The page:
Alberta will be split into six regions to help “strengthen the balance” between economic planning and the environment — one of six strategies in a proposed land-use plan unveiled by the Tory government yesterday.
The proposed land-use planning policy, however, is vague when it comes to controlling the rapid pace of growth with Alberta’s controversial oilsands projects, say critics.
“Our object is to manage growth, not stop it,” said Sustainable Resource Minister Ted Morton.
“I don’t consider (the land-use plan) will curtail growth, but the focus is going to be on sustaining it.”
In the proposed plan, each new region to be set up by the government will be based on the number of watersheds in each zone. Each will have an individual plan set by the province when it comes to development, such as setting targets for emissions, water use and other environmental impacts.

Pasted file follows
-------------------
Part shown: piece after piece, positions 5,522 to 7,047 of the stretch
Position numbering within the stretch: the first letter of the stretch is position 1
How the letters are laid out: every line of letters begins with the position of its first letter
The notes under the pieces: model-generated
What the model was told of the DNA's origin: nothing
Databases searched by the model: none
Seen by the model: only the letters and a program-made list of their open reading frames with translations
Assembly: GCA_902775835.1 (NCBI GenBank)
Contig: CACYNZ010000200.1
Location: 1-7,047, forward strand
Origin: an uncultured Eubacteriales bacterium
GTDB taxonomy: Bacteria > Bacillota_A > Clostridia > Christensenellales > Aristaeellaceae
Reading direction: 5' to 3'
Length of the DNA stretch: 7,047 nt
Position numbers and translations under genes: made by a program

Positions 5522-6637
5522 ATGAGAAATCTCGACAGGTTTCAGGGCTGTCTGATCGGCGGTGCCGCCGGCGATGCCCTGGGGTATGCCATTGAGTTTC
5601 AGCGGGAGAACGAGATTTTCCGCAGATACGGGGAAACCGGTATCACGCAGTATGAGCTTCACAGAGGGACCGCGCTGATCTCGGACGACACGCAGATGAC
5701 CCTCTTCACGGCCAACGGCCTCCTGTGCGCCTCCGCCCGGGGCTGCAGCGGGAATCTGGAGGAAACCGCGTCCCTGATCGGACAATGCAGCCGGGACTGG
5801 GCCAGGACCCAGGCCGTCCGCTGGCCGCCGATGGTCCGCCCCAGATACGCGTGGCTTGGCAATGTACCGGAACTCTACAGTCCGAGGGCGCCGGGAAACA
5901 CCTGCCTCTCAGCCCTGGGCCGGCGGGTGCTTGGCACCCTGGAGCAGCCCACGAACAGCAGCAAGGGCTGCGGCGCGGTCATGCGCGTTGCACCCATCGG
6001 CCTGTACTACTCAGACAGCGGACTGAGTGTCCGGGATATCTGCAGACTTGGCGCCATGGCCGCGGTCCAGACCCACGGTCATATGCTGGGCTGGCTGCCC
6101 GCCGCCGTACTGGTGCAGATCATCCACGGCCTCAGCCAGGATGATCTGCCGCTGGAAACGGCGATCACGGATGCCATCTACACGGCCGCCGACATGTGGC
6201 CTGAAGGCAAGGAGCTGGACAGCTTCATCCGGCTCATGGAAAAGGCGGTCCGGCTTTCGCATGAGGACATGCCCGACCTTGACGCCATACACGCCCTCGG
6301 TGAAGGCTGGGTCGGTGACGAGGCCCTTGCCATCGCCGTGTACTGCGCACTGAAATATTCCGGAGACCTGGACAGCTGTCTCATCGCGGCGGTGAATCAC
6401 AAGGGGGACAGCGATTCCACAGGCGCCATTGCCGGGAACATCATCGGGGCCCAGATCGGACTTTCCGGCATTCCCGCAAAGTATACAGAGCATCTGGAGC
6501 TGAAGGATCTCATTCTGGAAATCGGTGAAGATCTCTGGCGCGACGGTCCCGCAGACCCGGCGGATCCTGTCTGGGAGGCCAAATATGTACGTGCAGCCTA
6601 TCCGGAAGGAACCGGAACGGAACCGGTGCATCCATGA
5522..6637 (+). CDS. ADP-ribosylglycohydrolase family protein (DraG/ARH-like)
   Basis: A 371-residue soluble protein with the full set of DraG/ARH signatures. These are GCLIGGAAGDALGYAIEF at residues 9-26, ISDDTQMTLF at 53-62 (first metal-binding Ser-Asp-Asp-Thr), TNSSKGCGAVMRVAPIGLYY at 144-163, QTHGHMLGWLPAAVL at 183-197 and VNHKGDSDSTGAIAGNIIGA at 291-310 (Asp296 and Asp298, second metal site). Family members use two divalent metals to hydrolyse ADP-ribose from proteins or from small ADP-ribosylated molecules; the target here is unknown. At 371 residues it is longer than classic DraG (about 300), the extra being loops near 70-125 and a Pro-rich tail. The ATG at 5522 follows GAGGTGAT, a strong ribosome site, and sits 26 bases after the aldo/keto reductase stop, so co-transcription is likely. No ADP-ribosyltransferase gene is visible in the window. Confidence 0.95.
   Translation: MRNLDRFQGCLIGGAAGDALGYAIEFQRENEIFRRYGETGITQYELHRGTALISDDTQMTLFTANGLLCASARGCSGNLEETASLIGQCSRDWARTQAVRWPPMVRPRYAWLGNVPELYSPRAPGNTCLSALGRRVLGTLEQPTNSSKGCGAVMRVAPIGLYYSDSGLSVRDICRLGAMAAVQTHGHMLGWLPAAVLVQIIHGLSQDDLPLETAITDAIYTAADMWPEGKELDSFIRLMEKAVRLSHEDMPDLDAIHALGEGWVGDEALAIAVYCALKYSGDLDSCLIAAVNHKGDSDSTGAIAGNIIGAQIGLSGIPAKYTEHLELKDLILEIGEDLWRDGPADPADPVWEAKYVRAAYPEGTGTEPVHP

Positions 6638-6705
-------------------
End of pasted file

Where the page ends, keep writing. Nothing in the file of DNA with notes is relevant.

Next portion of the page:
Each region under the new plan would be responsible in coming up with its own policies for housing, farming, resource development and recreation.
Morton says municipal governments will still have the power to make decisions on new developments at a local level, but those decisions must be consistent with the province’s regional plan.
Alberta Liberal critic David Swann says he agrees with the new land-use policy, but is concerned the province didn’t make mention of how it would pace developments. And he said the process of implanting the plan will take too long.
“This is going to open up a free-for-all in the next few years, they’ve already mentioned they are not going to slow down development, so this is a concern,” said Swann.
A new strategy for Alberta’s transportation and utility corridors, a new parks plan, a plan to minimize flood damage, and a strategy to control recreation on public lands is also being called for in the draft.